The sorry state of our domestic cricket

December 10,2017

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The manner in which Pakistan domestic cricket is currently organised and run reeks of inefficiency and disorganisation. To me, Pakistan domestic cricket is in a state of disarray. For the past 4-5 years, the emphasis of the Pakistan Cricket Board (PCB) is on anything but domestic cricket and things have got worse now with the Pakistan Super League (PSL) in the mix. Domestic cricket is a nursery for growing good cricketers, but we are paying scant regard to its development. There seems to be no direction and agreement on how to run cricket in our country. The structure of domestic cricket is perpetually being tinkered with and there is general confusion about how to organise it. It undergoes a change every year or so and there is no sense of continuity in how things are run. The very simple fact of the matter is that unless you concentrate on making the domestic structure better, your cricket and cricketers will never progress. I am also shocked and disheartened by rumours that the Quaid-e-Azam Trophy could be scrapped in the future as to me that will represent the single most idiotic step ever taken and I pray that it will never happen, as this shows that some people have absolutely no idea or simply don’t care about Pakistan cricket.

Once again, the ineptitude of the administration comes to the fore when we talk about the scheduling of our domestic cricket. I for one, have no objections to our players playing in leagues and tournaments around the world. What I would have liked to see is that the PCB planning their domestic schedules one year in advance. In that way, if a player had been approached by BPL or any other league, he would have looked at the schedule and said, yes or no depending on what was arranged by the PCB. It would have been clear to the player about his commitments next year and he would have taken the appropriate call on signing up for a foreign league. But that is not the case now and the players end up committing to other leagues in the absence of any concrete information about Pakistan’s domestic cricket schedule for the next season. Look at what happened during the time the Caribbean Premier League was being held. Our players were called back on the pretext of a domestic tournament being held in Pakistan and then that was postponed, leaving them in limbo. No other word, other than ineptitude comes to my mind to describe this situation, as it is clear that future planning is a concept which is alien to the PCB.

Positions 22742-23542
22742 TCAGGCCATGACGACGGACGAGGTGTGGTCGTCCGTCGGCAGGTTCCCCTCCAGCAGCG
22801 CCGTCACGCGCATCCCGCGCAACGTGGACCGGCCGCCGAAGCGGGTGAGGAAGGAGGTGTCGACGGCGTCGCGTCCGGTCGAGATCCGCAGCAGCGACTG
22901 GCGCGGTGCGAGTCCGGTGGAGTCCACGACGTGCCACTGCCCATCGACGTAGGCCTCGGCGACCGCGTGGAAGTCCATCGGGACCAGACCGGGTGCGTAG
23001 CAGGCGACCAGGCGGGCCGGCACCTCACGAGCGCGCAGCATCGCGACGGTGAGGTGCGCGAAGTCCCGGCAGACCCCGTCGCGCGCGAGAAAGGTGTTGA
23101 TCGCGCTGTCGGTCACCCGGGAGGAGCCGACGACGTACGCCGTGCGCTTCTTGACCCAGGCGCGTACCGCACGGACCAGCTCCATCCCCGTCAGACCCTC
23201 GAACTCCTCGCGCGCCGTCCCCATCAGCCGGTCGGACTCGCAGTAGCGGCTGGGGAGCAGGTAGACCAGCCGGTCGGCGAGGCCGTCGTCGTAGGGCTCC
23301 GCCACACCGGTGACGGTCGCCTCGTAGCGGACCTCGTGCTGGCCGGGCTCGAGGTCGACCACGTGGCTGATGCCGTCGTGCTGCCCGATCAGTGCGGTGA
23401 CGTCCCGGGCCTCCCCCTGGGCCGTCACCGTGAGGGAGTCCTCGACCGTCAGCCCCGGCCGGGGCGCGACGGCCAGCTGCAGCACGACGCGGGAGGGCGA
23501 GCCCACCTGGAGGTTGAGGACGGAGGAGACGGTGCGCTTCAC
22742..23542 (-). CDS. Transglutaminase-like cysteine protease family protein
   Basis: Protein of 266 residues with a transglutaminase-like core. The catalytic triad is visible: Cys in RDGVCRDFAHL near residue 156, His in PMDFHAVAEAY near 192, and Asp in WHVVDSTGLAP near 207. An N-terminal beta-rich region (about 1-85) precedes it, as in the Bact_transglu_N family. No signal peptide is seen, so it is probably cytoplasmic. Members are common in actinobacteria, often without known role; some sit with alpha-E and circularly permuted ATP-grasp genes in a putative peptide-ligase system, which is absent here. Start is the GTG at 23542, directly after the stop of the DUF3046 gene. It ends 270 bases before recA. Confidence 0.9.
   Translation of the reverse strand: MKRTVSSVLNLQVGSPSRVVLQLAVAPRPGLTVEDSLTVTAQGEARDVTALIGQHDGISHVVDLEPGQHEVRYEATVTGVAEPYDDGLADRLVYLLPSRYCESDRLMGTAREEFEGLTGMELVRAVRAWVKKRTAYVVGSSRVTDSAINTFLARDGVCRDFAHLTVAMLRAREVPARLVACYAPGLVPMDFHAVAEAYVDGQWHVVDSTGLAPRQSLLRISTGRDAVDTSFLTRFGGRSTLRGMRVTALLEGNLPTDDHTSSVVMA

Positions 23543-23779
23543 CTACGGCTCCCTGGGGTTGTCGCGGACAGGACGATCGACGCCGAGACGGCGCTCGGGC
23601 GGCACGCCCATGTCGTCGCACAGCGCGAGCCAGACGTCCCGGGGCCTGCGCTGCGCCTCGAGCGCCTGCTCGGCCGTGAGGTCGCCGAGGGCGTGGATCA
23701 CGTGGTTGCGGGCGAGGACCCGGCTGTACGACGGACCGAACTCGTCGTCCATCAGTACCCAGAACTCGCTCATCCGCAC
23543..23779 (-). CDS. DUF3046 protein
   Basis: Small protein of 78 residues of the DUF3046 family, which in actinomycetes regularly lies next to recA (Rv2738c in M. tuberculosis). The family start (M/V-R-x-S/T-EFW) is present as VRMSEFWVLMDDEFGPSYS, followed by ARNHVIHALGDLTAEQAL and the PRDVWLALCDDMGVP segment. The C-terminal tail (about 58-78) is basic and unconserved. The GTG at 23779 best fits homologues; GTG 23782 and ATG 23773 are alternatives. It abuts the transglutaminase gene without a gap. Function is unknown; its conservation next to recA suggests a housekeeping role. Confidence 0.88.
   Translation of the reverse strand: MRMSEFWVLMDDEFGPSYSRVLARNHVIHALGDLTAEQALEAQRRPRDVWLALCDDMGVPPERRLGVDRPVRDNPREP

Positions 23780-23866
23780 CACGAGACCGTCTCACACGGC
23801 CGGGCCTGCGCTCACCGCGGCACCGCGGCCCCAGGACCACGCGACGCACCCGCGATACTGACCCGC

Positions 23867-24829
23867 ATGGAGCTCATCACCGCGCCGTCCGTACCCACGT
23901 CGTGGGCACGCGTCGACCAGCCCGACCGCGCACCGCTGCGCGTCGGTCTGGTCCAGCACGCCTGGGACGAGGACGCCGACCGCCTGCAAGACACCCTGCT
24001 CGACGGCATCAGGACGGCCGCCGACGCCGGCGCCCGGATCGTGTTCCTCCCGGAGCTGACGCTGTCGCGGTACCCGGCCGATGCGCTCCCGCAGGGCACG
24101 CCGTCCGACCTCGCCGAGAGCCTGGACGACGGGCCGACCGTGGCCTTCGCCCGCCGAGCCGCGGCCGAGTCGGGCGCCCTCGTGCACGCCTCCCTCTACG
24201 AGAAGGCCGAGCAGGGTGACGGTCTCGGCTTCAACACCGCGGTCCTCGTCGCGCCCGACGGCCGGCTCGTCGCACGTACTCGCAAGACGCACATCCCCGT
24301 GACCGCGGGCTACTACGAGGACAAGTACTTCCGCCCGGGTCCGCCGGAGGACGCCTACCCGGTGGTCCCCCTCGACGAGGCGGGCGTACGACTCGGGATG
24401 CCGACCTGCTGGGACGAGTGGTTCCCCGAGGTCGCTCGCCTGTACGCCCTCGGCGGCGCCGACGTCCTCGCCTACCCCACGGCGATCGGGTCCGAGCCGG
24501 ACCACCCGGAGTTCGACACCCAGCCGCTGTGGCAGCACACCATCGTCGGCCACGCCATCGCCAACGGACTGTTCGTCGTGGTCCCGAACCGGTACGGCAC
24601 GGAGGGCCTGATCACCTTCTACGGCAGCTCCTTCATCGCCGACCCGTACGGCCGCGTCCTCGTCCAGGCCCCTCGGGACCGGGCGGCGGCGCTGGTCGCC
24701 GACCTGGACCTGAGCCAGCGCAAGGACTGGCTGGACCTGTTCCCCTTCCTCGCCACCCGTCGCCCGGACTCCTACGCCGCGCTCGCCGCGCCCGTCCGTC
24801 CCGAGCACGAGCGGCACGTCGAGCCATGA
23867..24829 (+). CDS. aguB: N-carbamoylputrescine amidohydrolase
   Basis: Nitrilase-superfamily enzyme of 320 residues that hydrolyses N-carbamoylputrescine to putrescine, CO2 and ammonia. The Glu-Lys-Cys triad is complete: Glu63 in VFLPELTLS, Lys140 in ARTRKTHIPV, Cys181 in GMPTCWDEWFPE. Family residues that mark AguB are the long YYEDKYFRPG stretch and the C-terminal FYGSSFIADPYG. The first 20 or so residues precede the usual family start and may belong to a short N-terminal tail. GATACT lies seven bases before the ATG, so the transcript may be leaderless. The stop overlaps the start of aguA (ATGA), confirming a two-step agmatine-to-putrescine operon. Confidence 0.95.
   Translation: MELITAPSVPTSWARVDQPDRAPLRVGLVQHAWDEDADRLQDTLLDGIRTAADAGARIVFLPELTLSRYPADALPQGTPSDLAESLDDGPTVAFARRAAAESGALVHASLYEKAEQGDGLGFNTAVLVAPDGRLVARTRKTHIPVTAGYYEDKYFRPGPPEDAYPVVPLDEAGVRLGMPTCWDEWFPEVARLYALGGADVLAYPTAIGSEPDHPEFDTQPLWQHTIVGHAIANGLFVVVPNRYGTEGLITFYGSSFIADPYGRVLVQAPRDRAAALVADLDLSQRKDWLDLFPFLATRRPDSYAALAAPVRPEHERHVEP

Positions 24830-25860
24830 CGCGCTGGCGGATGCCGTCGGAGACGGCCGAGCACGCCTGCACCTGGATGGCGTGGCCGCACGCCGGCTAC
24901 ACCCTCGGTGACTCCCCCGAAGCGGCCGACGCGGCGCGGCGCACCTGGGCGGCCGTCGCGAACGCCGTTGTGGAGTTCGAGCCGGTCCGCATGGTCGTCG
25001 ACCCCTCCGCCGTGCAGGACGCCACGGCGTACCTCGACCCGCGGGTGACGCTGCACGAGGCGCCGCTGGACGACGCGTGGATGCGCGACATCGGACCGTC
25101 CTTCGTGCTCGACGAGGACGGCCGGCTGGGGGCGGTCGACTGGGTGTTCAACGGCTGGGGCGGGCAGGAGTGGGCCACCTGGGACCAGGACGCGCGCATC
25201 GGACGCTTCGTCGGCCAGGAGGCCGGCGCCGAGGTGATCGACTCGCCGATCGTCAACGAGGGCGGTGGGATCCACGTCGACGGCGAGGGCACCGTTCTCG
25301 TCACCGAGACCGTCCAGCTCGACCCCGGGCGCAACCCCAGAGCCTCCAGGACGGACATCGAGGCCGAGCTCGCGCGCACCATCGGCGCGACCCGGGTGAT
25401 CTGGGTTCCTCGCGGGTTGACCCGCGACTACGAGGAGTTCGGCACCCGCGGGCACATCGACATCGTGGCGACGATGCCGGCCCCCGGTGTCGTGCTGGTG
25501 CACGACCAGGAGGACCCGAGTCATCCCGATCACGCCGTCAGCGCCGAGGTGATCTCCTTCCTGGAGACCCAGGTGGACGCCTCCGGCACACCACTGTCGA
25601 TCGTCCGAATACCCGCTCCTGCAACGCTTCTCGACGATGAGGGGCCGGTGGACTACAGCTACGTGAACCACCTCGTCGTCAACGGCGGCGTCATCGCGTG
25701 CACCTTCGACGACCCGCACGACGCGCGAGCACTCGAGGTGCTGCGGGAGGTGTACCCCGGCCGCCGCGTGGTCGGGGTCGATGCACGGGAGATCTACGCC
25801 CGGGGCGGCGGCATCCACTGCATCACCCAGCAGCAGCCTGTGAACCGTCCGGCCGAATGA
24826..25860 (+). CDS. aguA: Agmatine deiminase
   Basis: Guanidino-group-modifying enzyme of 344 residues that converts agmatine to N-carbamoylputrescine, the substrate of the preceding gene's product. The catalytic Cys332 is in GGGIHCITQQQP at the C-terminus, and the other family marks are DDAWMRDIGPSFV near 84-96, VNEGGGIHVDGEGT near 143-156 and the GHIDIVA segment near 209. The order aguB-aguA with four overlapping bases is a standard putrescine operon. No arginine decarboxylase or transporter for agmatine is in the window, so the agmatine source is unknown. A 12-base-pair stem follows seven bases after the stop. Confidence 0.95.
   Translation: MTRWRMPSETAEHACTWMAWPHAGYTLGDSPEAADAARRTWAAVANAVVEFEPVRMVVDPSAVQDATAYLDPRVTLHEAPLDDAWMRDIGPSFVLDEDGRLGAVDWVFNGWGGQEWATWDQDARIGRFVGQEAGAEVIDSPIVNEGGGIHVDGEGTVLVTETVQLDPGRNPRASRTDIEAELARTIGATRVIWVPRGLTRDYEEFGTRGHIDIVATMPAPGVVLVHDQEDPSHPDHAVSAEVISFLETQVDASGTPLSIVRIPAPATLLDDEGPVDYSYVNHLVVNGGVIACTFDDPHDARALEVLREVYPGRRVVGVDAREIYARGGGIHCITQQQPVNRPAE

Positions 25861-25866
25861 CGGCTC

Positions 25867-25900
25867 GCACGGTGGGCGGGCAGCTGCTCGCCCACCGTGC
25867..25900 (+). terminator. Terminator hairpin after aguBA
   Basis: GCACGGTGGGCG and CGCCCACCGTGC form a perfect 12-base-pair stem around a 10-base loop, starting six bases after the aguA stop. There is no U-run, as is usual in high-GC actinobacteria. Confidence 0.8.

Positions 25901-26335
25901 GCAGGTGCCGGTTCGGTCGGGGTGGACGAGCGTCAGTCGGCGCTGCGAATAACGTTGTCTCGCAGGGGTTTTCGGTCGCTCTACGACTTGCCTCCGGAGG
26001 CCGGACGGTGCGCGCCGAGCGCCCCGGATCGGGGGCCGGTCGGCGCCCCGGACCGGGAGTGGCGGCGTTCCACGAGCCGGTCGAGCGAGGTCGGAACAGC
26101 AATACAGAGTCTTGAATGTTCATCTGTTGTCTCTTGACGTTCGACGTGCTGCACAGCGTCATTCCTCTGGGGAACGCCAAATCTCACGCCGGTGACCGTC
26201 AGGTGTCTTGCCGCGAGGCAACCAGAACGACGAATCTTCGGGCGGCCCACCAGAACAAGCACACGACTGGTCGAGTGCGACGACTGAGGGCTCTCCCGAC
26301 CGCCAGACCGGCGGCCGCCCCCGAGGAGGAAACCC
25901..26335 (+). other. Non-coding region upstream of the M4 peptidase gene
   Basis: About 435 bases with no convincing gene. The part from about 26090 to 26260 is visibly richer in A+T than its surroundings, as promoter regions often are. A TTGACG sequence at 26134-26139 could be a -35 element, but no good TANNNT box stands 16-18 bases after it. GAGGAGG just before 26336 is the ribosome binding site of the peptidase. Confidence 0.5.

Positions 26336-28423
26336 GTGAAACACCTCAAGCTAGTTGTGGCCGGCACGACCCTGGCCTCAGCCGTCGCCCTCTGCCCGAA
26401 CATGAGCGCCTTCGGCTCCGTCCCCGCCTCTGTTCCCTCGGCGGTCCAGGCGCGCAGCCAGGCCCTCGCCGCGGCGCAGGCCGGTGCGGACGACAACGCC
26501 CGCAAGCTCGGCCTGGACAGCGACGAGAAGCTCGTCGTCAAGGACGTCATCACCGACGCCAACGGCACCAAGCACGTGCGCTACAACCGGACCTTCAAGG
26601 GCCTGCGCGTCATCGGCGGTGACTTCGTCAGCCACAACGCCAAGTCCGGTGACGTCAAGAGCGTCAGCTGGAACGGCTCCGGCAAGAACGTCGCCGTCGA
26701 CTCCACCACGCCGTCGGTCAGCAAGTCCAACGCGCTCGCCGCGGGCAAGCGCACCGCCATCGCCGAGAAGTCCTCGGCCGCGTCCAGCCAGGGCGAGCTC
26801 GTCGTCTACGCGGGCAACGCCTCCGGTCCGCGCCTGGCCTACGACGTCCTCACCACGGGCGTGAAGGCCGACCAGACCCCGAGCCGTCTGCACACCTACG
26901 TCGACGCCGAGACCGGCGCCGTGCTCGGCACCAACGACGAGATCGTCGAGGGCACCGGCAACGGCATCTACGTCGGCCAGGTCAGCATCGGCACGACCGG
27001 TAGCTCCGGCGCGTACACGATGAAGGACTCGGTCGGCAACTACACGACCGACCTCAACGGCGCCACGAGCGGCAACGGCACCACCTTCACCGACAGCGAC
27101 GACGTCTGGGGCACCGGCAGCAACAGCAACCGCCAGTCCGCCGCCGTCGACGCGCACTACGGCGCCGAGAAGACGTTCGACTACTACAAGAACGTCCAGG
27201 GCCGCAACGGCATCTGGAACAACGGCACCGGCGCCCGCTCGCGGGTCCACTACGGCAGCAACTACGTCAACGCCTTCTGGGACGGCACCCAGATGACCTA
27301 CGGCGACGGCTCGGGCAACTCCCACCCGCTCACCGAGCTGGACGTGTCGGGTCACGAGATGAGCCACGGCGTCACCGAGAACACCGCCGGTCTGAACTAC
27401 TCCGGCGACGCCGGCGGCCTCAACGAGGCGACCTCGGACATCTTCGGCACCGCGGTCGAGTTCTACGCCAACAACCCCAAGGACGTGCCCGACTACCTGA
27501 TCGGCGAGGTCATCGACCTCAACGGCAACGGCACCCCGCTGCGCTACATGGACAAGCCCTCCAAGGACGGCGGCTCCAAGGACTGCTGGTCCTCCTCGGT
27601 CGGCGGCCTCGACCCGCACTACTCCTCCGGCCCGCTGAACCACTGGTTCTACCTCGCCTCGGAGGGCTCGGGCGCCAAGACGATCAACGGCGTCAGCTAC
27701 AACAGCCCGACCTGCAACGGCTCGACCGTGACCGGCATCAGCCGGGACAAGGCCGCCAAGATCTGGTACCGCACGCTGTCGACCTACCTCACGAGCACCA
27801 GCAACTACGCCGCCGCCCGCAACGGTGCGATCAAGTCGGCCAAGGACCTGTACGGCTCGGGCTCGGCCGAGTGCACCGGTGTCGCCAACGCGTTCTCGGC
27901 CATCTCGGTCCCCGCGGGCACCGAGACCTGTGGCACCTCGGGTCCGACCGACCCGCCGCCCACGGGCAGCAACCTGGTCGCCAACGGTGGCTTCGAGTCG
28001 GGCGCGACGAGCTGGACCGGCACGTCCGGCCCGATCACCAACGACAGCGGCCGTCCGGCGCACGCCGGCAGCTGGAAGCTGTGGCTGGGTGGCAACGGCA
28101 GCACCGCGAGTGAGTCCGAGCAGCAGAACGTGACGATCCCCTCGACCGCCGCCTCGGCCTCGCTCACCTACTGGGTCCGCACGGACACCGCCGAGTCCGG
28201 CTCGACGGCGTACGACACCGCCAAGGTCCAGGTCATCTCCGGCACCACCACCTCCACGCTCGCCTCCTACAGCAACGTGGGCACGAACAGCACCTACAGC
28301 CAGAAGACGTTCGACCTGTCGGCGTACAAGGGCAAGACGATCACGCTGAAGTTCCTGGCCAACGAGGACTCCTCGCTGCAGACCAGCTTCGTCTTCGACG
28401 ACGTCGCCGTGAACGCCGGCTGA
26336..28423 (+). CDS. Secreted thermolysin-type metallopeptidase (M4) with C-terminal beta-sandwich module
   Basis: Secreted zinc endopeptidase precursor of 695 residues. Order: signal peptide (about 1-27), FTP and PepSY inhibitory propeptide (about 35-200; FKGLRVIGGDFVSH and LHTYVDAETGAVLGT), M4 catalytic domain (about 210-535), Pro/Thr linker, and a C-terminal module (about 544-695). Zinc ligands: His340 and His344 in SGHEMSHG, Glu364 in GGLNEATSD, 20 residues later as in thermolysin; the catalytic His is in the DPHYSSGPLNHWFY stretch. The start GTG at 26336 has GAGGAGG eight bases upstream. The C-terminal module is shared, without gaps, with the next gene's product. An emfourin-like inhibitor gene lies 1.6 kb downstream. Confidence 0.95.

The biggest tragedy afflicting our cricket at the moment is that our board is not spending money on aspects of our domestic game where it is needed most. If you are wondering why India produces such high-quality batsmen, then look no further than the provision of good and true pitches. In my view, if a batsman does not get a chance to bat for longer periods then he will never develop the confidence and skills needed to play those long innings. The batsman’s talent will only flourish and his game improve if is he is able to play on good quality pitches. If the batsman, as is the case in Pakistan, spends most of his time on the pitch trying to survive with just defence, then he is likely to turn out to be a poor-quality player. Poor international batsmen, in my view, are a by-product of low quality domestic pitches.